DreamHost is the first host to offer Jetpack commercial option en masse
DreamHost has announced a new benefit for DreamPress customers: all customers can get Jetpack’s commercial version — including VaultPress backups and Akismet spam protection — included in their plan for no additional cost.
The deal was structured between Automattic and DreamHost so that DreamHost receives a per-user discount on the Jetpack service as customers opt in. The deal applies to DreamPress only — the managed WordPress hosting service — and not all DreamHost customers.
DreamPress currently has about 11,000 installs, whereas DreamHost has more than 250,000 customers; so it applies to a relatively small, but important, portion of their customer base. The DreamPress team is working on a lot of tooling to continue efforts to cater specifically to WordPress installs. Some are applying to all DreamHost customers, and some will be specifically for managed accounts. Part of why they are happy to partner with Jetpack is to not have to build similar features themselves.
DreamPress costs $16.95 per month — firmly on the middle tier of entry-level managed WordPress hosting — and Jetpack’s commercial plan is valued at $99 per year, so would add 50% to the overall hosting cost if customers were to pay for it themselves at the retail price.
One of the most exciting aspects of the deal for DreamHost is that they are thrilled to be able to offer what’s widely considered a “best in class” option for regular backups and spam protection. And while they have their own security management and firewall tools, they know they’ll benefit from Automattic’s reputation in that arena (via what was BruteProtect but is now part of Jetpack as well).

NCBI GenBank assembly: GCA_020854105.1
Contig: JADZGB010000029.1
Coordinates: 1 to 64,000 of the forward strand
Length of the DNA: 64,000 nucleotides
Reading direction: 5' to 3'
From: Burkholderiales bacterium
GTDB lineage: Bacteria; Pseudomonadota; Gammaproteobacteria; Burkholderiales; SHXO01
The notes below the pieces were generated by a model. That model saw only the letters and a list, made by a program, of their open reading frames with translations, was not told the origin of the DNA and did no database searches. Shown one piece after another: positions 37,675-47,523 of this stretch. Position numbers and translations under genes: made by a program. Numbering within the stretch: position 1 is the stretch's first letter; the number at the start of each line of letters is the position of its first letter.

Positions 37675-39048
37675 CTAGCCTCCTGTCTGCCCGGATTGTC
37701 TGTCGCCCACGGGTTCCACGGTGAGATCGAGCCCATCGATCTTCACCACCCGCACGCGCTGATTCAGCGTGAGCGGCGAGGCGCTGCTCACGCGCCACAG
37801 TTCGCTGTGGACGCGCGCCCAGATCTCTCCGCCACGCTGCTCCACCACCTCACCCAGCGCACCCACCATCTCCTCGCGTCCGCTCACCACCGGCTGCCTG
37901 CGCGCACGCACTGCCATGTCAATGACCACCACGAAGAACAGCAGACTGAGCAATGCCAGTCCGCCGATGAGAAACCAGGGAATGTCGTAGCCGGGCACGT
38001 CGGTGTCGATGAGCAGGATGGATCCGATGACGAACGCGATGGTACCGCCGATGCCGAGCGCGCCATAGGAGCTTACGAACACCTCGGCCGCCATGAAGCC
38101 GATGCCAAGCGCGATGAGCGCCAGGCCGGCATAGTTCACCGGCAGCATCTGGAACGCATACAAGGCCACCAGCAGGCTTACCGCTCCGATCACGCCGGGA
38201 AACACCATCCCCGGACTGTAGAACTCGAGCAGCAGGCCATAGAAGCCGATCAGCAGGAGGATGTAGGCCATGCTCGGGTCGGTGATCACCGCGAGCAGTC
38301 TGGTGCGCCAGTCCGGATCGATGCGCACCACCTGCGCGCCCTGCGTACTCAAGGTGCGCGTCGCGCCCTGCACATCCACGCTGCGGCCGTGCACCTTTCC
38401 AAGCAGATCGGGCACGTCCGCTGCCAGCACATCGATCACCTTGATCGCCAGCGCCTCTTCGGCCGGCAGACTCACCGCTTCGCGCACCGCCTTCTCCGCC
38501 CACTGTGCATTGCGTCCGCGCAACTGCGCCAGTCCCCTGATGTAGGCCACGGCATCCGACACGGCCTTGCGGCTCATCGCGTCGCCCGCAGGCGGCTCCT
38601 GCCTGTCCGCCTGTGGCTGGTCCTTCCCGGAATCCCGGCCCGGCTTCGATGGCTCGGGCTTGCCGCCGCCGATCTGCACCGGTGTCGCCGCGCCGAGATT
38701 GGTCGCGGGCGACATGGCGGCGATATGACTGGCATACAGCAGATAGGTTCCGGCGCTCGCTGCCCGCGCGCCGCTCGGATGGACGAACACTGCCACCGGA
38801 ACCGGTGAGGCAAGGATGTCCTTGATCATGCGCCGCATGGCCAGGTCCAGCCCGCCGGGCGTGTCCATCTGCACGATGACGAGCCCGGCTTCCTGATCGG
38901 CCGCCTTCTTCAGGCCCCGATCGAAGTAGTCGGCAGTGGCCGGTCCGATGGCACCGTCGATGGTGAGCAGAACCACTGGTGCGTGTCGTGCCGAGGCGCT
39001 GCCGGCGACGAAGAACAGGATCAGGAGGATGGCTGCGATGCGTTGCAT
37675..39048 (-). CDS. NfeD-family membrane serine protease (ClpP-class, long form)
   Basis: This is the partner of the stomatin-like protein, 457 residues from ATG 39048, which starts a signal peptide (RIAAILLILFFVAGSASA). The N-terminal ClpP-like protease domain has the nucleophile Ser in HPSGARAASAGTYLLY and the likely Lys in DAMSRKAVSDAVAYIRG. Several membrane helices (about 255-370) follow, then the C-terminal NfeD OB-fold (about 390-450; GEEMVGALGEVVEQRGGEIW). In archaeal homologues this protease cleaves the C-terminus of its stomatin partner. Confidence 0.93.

Backups especially seem like a feature they’re eager for. Automattic keeps a 30 day archive of daily backups, something that’s a challenge for traditional shared hosting infrastructure. They’ll continue their own backup and security services, and for folks that have Jetpack enabled, they’ll have the extra layer of protection.
The DreamPress team, which been a standalone team within DreamHost for a little over a year, was wary to auto opt in existing customers. Product manager John Robison told me that he’s, “been in your [Post Status’s] Slack channel long enough to know there are widely different views in this area,” referring to forcing Jetpack onto current customers.
To market the feature, DreamPress is using traditional methods like social and email campaigns, and also putting a notice within the hosting dashboard. But they aren’t doing anything more aggressive yet, like a specific notice in the admin of the WordPress install. Automattic is also helping to market it for them, by putting it in an email newsletter that reportedly goes out to a few million people.
Several hosts in the WordPress space are weighing decisions around how strongly to embrace partnerships with third party companies, and especially with Automattic. As I noted recently, hosts, Automattic, and marketplaces are all battling for that first customer interaction.
The Jetpack and DreamPress deal has no additional strings attached, like being a recommended host by WordPress.com, or anything like that. And other hosts may follow with similar partnerships.
In this case, I think the two companies are well aligned and mutually benefit from the deal.